Newborn Screening Information for Providers:
Blood Spot Screening in the Neonatal Intensive Care Unit (NICU)
Most infants in the NICU are hospitalized for reasons not associated with one of the disorders on the newborn screening panel. However, all infants in the NICU are more likely to have false positive results due to confounding factors such as immaturity, birth defects, drug side-effects, or non-standard feeding needs. Depending on their health status, infants in the NICU also require special attention when it comes to screening. For these reasons, it is critical that all medical staff members that play a role in newborn screening – including neonatologists, neonatal nurse practitioners, nurses, laboratory professionals, and support staff members – understand these nuances and are prepared to follow alternative screening protocols.
Due to their immaturity, newborns weighing less than or equal to 1800 grams are more likely to have conditions that are missed by standard screening protocols. To address this, the Newborn Screening Program requests that additional specimens be collected at 14 days and 30 days of age. If the infant is ready for discharge before either of these subsequent screens, a specimen should be collected on the day of discharge. If the infant is scheduled to be discharged shortly after the 14-day specimen was collected, providers should use their medical judgment to determine whether a subsequent specimen is warranted.
Reviewing the results of multiple screens will provide a more accurate risk assessment for the infant. This reflexive rescreening protocol is intended to reduce both false positive and false negative results.
If an infant requires any type of blood transfusion, collect the blood spots before blood products are administered, even if the infant is less than 24 hours of age. If the pre-transfusion specimen was collected prior to 24 hours of life, a subsequent specimen should be collected after 24 hours. In all instances where a specimen was collected prior to 24 hours of life from an infant weighing less than or equal to 1800 grams, the subsequent specimen can be collected at 14 days of age instead of at the usual 24 to 48 hours of life.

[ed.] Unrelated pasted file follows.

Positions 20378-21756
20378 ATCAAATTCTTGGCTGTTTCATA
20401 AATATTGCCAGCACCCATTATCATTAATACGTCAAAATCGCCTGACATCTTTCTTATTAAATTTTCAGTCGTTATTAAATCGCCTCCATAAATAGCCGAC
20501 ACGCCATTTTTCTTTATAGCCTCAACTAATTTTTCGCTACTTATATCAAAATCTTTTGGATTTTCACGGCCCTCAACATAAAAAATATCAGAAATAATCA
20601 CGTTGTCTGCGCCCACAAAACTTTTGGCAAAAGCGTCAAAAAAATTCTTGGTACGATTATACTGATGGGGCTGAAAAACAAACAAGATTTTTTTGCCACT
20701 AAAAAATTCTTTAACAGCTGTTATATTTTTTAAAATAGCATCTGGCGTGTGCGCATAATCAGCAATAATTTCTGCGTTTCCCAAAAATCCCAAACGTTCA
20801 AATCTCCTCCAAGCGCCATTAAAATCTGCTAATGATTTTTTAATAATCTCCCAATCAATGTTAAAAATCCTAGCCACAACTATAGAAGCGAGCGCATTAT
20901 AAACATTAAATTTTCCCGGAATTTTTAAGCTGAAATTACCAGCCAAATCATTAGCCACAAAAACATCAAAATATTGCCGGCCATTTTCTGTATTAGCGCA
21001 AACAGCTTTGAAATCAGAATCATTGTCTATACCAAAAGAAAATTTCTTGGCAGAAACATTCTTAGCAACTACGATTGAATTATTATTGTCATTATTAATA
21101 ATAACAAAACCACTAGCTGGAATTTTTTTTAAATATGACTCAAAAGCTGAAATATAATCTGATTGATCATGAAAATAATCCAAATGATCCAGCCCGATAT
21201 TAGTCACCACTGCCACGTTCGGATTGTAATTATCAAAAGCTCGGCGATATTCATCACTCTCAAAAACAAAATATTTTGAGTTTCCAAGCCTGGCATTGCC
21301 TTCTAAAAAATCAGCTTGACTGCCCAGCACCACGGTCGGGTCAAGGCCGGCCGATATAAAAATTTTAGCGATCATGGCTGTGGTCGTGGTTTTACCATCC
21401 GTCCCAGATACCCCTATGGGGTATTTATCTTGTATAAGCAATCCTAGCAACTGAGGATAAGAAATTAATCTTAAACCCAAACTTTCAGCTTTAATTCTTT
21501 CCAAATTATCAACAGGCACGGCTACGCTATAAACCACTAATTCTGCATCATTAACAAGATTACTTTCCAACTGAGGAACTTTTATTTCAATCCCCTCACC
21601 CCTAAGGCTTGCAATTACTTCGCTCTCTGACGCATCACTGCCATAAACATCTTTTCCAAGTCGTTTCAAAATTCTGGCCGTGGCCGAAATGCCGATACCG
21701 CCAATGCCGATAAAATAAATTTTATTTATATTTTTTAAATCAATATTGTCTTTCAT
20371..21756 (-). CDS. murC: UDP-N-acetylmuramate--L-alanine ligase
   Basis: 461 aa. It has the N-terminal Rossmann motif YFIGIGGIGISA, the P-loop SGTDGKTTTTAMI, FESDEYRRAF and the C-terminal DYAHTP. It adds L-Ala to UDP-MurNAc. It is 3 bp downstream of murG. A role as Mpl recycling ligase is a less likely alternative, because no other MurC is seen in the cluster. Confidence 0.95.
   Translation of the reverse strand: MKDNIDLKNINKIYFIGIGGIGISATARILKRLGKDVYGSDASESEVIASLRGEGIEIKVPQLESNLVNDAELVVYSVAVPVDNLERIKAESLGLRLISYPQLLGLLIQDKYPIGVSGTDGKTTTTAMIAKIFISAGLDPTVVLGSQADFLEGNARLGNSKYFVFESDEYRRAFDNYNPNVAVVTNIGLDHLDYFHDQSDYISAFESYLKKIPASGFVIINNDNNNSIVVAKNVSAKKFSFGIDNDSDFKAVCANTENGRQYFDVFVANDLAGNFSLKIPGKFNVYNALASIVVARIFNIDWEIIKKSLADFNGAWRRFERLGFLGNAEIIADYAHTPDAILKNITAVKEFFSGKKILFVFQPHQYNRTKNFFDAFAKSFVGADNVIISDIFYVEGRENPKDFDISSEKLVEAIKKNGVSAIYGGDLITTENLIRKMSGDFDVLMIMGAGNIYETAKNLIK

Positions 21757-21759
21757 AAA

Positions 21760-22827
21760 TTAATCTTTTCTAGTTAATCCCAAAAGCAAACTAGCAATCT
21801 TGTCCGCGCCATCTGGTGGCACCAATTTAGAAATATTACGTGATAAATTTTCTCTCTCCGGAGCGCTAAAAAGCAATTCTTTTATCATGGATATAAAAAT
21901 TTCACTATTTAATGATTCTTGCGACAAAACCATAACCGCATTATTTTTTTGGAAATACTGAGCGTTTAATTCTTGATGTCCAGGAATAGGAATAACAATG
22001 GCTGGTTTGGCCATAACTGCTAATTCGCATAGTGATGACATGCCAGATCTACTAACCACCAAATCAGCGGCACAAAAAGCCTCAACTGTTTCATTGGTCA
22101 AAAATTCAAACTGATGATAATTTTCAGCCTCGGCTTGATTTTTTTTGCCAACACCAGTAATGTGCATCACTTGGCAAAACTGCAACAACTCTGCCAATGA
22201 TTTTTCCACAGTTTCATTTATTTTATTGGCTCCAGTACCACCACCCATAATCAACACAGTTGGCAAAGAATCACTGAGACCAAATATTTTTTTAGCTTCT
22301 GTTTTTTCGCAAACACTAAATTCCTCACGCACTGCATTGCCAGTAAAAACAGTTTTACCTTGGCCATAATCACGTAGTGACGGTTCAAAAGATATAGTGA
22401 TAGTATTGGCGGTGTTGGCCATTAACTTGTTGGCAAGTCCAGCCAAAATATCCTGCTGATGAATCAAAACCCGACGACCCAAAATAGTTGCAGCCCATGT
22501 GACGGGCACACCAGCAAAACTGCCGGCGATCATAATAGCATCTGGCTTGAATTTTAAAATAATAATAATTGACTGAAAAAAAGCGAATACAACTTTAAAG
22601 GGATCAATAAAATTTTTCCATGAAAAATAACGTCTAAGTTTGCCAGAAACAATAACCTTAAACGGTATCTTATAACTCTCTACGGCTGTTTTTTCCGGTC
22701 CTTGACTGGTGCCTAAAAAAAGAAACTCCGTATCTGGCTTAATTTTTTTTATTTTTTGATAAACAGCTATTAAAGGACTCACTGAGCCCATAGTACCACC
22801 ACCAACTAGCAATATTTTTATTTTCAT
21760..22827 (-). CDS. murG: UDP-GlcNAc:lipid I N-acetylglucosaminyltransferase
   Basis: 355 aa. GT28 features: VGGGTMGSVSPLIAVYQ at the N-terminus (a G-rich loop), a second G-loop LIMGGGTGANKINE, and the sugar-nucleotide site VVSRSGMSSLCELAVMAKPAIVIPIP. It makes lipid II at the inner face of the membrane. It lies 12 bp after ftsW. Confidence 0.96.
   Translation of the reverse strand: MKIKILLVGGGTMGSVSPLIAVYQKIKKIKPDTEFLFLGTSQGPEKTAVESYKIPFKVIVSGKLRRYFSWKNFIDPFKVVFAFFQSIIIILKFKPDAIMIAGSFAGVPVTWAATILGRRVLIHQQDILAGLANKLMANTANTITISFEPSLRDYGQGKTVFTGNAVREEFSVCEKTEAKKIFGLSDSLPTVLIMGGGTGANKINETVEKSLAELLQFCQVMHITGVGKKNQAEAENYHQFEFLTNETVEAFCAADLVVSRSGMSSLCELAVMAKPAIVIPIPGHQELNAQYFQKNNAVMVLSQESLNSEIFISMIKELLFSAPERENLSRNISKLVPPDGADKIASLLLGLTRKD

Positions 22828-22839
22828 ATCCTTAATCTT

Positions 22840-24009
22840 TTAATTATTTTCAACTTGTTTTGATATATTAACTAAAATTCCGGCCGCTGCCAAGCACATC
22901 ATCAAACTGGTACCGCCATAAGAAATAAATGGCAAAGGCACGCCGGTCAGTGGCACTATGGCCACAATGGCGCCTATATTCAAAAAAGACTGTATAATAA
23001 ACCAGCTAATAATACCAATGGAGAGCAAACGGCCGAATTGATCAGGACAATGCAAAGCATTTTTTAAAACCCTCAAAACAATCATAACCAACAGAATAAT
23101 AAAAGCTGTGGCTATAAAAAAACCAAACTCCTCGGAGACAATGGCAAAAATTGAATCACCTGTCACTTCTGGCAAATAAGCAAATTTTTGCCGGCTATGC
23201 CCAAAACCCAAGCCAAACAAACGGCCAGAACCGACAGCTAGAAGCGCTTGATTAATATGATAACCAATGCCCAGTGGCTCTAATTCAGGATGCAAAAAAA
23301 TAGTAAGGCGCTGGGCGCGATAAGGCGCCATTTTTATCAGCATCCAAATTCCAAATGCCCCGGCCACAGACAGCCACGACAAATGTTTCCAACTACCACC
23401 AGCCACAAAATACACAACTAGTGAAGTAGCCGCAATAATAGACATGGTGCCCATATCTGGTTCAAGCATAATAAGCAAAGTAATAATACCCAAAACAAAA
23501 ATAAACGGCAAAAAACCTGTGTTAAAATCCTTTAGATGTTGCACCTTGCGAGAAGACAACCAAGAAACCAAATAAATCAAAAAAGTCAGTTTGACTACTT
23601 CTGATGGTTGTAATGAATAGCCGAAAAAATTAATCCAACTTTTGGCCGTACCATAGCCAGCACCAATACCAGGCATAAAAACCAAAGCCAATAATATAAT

The first specimen will allow for accurate interpretation for biotinidase deficiency, cystic fibrosis, galactosemia, hemoglobinopathy, and severe combined immune deficiency results. Because these screening results are impacted by transfusions, collecting a blood specimen prior to transfusion is critical in determining whether an infant is at risk for these disorders. The second specimen will be used to screen for the remaining disorders, which are affected by the timing of collection.
If an infant is transfused and a prior specimen was not collected, a specimen should be collected between the optimal time of 24 to 48 hours of life or as soon as possible, and a second specimen should be collected at 90 days after the last transfusion. The 90-day specimen allows the Newborn Screening Program to accurately interpret those results which are impacted by transfusion.
Within Minnesota, birth hospitals are legally responsible for collecting a newborn screening specimen for every infant born at the facility and for sending the specimen to the Newborn Screening Program.
If transferring an infant to another hospital/unit, the birth hospital should collect the newborn screening specimen before the infant leaves with the transport team – even if the infant is less than 24 hours old. The transferring hospital/unit should also notify the receiving hospital/unit of the newborn’s screening status. The receiving hospital/unit should verify that every admitted infant has been screened. If the receiving hospital/unit cannot verify that a newborn has been screened, collect a specimen as soon as possible after 24 hours of life. It is preferable for an infant to be screened twice than to not be screened at all. The Newborn Screening Program encourages providers to reference the Newborn Screening: Pre-Transfer Checklist page before transferring an infant to another hospital/unit. This from can be found on the Education Materials and Forms page.
Each state has different newborn screening policies. If an infant born in another state is admitted to a Minnesota NICU, the receiving hospital should verify the infant’s screening status with the birth hospital. If the receiving hospital cannot verify that the infant has been screened, collect a Minnesota newborn screening specimen as soon as possible after 24 hours of life. Infants born in Minnesota who are transferred to another state should be screened before the transfer occurs – even if the infant is less than 24 hours old.